Emerson’s Influence on American Poetry, Oliver Sacks Has Died, and More
Mon, 31 Aug 2015 16:37:22 +0000 -
Staff

Ursula K. Le Guin updates her 1998 writing manual for the twenty-first century; Oxford Dictionaries adds one thousand new words to its website; Colombian garbage man provides books to children in impoverished areas; and other news.

Page 1
This is all the info relevant to page 1 of the article.

Every day Poets & Writers Magazine scans the headlines—from publishing reports to academic announcements to literary dispatches—for all the news that creative writers need to know. Here are today's stories:

Author and neurologist Oliver Sacks died yesterday at the age of eighty-two after a battle with cancer. Sacks authored numerous books, including Awakenings (1973) and The Man Who Mistook His Wife for a Hat (1985), about treating patients who suffered from various brain disorders; his books served as detailed meditations on consciousness and the intersections of science, art, and the human condition. At the New York Times, Michiko Kakutani writes: “It’s no coincidence that so many of the qualities that made Oliver Sacks such a brilliant writer are the same qualities that made him an ideal doctor: keen powers of observation and a devotion to detail, deep reservoirs of sympathy, and an intuitive understanding of the fathomless mysteries of the human brain and the intricate connections between the body and the mind.”

“Emerson didn’t want to write poems about the New World. He wanted poems to make the world new. It is fascinating, therefore, to see how he arranged for his own swift obsolescence.” The New Yorker’s Dan Chiasson examines how Ralph Waldo Emerson provided the framework for American poetry and how he influenced iconic American poets Walt Whitman and Emily Dickinson.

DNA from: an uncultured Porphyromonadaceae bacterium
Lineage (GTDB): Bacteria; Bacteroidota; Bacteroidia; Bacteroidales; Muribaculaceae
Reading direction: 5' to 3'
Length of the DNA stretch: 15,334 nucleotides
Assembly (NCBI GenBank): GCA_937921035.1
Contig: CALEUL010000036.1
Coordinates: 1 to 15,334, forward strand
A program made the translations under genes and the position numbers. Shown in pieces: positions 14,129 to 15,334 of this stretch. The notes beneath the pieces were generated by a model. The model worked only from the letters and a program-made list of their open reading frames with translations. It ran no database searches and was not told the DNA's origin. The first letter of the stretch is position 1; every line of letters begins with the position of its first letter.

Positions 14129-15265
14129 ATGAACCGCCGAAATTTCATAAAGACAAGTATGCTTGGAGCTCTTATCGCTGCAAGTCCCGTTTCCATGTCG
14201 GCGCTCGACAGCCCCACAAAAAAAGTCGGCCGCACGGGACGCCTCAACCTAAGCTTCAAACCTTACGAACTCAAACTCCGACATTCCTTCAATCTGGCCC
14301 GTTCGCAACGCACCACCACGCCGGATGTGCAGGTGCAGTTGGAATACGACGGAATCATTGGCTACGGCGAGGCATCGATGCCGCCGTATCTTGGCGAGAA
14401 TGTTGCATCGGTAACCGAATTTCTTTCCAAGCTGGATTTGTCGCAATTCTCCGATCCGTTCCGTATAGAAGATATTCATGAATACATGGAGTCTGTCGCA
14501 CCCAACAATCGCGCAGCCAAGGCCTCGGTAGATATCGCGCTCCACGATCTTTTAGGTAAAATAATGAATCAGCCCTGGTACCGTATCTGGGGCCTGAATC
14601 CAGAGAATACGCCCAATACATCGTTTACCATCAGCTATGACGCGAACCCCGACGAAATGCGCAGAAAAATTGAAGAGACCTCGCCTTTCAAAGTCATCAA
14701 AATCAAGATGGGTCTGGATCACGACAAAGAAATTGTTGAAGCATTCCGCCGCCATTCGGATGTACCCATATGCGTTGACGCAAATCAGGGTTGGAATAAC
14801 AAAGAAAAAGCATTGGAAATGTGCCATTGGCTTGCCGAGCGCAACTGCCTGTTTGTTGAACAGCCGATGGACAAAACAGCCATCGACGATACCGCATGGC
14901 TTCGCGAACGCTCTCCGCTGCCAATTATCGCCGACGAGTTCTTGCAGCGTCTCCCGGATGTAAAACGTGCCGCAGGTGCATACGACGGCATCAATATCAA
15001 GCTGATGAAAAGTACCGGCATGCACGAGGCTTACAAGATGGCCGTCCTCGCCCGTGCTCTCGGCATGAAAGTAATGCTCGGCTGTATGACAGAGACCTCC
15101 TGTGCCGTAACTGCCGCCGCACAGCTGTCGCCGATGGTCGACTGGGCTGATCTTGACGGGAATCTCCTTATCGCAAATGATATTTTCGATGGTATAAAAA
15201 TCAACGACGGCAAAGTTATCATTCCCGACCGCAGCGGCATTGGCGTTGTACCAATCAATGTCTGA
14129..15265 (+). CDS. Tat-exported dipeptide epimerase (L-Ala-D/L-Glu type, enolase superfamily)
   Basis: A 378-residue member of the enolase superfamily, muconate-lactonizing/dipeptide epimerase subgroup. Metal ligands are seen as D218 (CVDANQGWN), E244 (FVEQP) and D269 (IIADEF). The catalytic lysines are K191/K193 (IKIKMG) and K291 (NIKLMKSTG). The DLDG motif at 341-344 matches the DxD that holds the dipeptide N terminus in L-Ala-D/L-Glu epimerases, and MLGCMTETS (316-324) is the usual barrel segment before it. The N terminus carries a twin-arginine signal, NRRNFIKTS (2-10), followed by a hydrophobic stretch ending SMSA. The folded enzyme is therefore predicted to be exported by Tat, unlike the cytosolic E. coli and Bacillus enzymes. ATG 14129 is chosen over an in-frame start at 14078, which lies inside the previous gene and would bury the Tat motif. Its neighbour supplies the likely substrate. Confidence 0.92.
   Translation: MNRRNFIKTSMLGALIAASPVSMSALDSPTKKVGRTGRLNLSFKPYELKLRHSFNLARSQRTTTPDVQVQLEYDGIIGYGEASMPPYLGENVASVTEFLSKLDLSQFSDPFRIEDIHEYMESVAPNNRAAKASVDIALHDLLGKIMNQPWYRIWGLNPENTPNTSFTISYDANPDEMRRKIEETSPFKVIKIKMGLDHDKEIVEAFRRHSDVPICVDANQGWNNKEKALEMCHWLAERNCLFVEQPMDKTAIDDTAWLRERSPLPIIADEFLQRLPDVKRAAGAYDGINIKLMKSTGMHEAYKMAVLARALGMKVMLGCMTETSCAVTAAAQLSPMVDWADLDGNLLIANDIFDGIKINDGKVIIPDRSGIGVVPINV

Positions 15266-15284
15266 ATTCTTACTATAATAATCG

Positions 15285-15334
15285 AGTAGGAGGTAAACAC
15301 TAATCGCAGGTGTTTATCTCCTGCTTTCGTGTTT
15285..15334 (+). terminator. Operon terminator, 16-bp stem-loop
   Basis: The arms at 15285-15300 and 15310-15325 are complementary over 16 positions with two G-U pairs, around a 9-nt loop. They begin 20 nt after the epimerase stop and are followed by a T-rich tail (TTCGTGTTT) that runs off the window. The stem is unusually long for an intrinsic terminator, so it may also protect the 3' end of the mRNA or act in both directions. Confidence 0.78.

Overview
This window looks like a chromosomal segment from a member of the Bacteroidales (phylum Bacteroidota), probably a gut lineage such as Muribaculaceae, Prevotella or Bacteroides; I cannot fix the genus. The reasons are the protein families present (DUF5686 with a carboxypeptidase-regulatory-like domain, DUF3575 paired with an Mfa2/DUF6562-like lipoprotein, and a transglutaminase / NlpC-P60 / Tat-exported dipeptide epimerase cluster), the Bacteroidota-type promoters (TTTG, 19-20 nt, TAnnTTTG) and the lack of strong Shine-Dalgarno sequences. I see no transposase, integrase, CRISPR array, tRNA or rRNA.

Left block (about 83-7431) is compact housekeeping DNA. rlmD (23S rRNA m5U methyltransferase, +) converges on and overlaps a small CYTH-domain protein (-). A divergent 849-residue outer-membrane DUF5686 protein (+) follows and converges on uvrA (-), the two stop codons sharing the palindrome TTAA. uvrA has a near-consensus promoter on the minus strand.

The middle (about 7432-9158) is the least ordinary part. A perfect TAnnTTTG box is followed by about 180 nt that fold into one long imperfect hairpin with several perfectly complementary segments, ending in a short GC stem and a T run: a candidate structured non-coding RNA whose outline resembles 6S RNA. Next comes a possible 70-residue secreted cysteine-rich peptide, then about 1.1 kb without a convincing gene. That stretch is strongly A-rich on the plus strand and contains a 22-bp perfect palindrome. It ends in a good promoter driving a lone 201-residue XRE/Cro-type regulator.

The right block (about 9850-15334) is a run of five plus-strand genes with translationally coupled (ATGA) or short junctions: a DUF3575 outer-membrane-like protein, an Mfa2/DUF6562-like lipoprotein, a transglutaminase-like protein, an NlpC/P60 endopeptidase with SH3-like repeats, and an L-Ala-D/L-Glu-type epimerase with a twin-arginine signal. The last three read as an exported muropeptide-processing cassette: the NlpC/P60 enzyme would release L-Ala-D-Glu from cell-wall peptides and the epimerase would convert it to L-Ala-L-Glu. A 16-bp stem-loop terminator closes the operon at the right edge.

Two rare handwritten letters by James Joyce recently sold at auction in the United States for $24,650.68. In the letters—one dated in 1918, the other in 1922—Joyce discusses his problems in finding a U.K. printer for his novel Ulysses. (Guardian)

Before her novel Into the Valley was picked up for publication by Soho Press, fiction writer Ruth Galm received nearly sixty agent rejections. At Publishers Weekly, Galm chronicles her long path to publication and offers advice about dealing with rejection.

In 1998, science fiction author Ursula K. Le Guin published what became a classic craft manual for aspiring writers titled Steering the Craft: Exercises and Discussions on Story Writing for the Lone Navigator or the Mutinous Crew. NPR’s Scott Simon interviews Le Guin about the recent release of the updated edition of the guide, Steering the Craft: A 21st Century Guide to Sailing the Sea of Story.